10 Rules lawyers should follow in Court, which should be obvious, but apparently aren’t

Written by Bill Doogue, Partner, Doogue + George Defence Lawyers.

I know there are many items I may have missed in this list, but the following is the top 10 things that irritate me regarding Court behaviour.  Call it advocacy, call it Court-craft, call it just plain politeness.

None of these rules are new, nor groundbreaking, but in going to Court these days, much of it often seems to have been forgotten; except by grumpy old people like myself.

1. Bow your head when you enter

Bow your head out of respect when you go in or out of Court. You are signifying respect for the Court, its processes and what sits behind it. As an aside, I get it when Muslim extremists won’t stand for the Judge. They are right that they are being to ask to bow to something more than the Magistrate or Judge.  It demeans Judges to argue with them about that.

2. No talking in Court

You may be sitting in there all day waiting for your matter to be heard, but don’t start whispering to your friends who are also there. Courts often have surprising acoustics and what you say can be heard. But mainly,  don’t because it is just never appropriate. If you want to have a chat, go outside for 10 minutes and then come back. While you may be bored, Court is a place where the course of people’s lives is often being determined. Also, the Magistrate has to concentrate and your yabbering does not help.

3. Don’t react to evidence or plea details 

A lawyer’s job is not to pull faces or slam their pen down. Nor to shake their head when people are giving evidence. There is either a Magistrate/Judge or a jury who are making the decision on the facts. Don’t insult them with such a feeble way of trying to influence their decision. Tell your clients not to shake their heads and mutter about other peoples behaviour before their case. No one likes a hypocrite who condemns other’s behaviour but then has acted in some terrible way themselves.

4. Don’t move around when witnesses are being sworn in to give evidence 

The swearing in of a witness is a very important part in any case. The person is promising to tell the truth. While many people don’t seem to understand the concept of telling the truth the solemnity and importance of that process should not be interfered with. Stop what you are doing (i.e. reading etc.) and watch the witness swear the oath. If you enter a Court room and someone is being sworn in, then stop at the doorway and watch them until it is finished.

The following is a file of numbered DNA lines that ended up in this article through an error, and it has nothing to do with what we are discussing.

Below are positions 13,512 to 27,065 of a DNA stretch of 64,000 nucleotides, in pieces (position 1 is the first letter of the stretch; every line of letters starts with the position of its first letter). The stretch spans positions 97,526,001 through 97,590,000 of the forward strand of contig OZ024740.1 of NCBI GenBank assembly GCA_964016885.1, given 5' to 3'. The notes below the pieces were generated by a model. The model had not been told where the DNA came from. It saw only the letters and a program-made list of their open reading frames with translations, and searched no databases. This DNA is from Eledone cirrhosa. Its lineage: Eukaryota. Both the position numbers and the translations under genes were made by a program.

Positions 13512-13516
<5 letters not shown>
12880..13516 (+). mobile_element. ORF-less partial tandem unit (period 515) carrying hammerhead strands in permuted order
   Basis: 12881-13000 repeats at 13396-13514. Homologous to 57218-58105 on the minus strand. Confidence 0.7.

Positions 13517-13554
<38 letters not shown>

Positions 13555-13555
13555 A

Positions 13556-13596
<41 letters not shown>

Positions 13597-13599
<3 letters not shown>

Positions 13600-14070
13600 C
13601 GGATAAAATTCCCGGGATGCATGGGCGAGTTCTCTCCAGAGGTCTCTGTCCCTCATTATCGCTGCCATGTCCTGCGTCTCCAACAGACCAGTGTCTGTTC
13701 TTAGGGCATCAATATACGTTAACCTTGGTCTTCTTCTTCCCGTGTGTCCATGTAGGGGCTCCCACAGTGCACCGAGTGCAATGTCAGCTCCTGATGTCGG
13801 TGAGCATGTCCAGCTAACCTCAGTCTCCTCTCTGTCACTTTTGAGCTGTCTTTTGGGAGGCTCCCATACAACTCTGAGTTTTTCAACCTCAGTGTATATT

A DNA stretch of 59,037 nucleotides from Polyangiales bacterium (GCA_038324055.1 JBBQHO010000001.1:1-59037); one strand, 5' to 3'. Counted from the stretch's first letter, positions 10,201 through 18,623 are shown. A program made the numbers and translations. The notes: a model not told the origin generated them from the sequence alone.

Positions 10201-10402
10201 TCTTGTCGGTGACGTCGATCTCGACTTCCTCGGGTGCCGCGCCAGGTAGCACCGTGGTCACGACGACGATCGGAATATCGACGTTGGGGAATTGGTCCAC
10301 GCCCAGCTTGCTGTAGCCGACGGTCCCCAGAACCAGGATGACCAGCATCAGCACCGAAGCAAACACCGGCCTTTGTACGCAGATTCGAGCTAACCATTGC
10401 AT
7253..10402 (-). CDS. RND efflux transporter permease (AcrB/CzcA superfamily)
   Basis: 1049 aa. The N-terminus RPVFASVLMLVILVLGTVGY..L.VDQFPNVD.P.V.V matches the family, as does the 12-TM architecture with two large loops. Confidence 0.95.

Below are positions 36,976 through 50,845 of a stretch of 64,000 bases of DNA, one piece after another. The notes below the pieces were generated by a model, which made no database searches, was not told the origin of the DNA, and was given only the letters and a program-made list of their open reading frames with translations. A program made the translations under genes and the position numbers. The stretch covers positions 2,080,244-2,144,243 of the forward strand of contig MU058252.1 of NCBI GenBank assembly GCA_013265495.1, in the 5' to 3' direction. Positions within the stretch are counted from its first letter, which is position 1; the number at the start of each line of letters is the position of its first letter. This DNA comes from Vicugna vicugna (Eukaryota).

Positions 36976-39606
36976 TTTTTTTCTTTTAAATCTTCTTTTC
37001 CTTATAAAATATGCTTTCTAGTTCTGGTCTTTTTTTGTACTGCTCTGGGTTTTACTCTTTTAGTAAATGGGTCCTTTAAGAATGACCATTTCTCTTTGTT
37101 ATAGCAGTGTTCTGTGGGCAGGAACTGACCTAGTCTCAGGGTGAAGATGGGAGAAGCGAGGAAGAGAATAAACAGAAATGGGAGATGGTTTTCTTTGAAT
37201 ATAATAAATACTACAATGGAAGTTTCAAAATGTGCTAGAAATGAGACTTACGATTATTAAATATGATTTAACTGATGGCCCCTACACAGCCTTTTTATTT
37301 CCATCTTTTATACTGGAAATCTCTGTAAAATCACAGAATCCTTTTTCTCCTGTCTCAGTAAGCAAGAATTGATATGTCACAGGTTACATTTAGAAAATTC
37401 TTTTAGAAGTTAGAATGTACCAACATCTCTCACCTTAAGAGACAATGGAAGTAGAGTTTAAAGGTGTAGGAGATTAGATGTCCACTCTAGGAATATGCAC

5. Dress appropriately 

Guys wear suits so the boundaries are easier for them. Don’t wear a suit or tie that you would not wear to a formal social event. Think more funeral than buck’s party. If you have long raincoat or duffel coat, take that off before you enter the Court room. Female lawyers need to dress appropriately for an extremely serious and formal environment. You are not going to the pub.

6. On a plea, give the Prosecutor the documents you will hand up in advance of your hearing.  

It saves time and makes you look more organised. The Prosecutor in a summary Court is often just sitting there twiddling their thumbs and they will have plenty of time to read them.

An extension is to go and ask the Clerk before the case whether the Magistrate would like a copy of long documents before the matter is called. If they do they do, if they don’t they don’t.    

7. Get to Court early and be prepared to wait 

I often think being a criminal lawyer is the best training for sitting around in airports. Overcrowded, often  with stressed people surrounding you and nothing to do. That’s life, folks.  Don’t go up and sulk to the Clerk. They have to be there for the whole day as does the Magistrate.

8. Stand when the Magistrate or Judge comes into or leaves the Court.  

Pretty obvious, this one, but has one extension. Just because they have stood up to leave does not mean you can start talking loudly. Stay stationary and wait till they have left the Court and the door has closed. Again, it is about respect for the institution.

9. Turn your phone off

A bit more modern, but make sure you check. If you have to leave it on silent be careful and discreet. Phones vibrating on the bar table is a bad look.  I was in Court where a witness being cross-examined tried to answer his phone (unsurprisingly, in one sense; it was a drug trafficking case).

10. Don’t show the baby 

Young children shouldn’t be brought into Court, especially when they belong to an accused. They don’t need to be there and Magistrates hate it. It is so obviously manipulative, that you will always get your client a worse result.  

Leave a Reply